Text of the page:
The Experience Economy in the Context of Design to Production Process Chains
Today’s consumers expect to feel personally and emotionally addressed by products and services, and digitalization can confirm that expectation. In this article we outline the challenges that the so-called experience economy holds for manufacturing.
The term experience economy sounds very modern, but it actually dates back to the late 1990s. In a 1998 article for the Harvard Business Review, authors Joseph Pine II and James Gilmore suggested that product features per se are less and less decisive for consumers and customers, and that as a consequence they are not necessarily prepared to pay higher prices for supposed differences in product characteristics.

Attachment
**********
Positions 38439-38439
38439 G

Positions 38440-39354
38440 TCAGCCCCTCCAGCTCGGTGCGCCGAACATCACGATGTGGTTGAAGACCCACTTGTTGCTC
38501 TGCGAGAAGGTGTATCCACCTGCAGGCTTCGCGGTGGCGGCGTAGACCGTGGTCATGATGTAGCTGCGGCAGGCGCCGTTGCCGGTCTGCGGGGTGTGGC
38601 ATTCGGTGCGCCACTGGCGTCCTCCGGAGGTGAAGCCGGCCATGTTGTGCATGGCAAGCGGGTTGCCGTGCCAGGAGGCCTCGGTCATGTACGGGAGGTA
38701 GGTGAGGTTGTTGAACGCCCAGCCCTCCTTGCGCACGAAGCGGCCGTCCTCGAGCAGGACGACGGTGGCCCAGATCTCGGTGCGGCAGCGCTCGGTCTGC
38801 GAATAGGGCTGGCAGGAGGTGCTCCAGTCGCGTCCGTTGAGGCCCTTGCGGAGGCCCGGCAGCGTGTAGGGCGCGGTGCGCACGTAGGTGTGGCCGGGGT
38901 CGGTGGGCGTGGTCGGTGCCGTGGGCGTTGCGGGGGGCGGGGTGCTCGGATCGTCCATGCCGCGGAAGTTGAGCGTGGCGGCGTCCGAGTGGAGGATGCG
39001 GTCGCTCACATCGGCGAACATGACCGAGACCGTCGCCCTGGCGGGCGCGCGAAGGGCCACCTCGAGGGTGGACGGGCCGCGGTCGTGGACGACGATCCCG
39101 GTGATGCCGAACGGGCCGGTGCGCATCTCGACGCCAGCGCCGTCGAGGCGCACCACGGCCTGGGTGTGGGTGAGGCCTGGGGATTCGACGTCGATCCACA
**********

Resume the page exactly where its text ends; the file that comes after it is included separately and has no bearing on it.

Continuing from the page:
Sentimental rather than rational choices: Experience as a motivator for purchasing decisions
Instead, say the authors, the chief distinguishing aspect is whether a customer associates positive personal experiences with a product, a service, or a combination of the two.
In principle, this means that product perceptions, previously related merely to specific but dispassionate services, are changing in favor of true emotion. Thus, people will only become satisfied, loyal customers if one can truly touch their hearts and minds.
Numerous companies have successfully followed this idea. One renowned example is Starbucks. The company’s founder, Howard Schultz, wanted to offer customers an overall experience, staging the numerous coffee variations against elegantly designed interiors and just the right background music. Anybody can brew a cup of coffee. Starbucks, however, gets to its customers at an emotional level.
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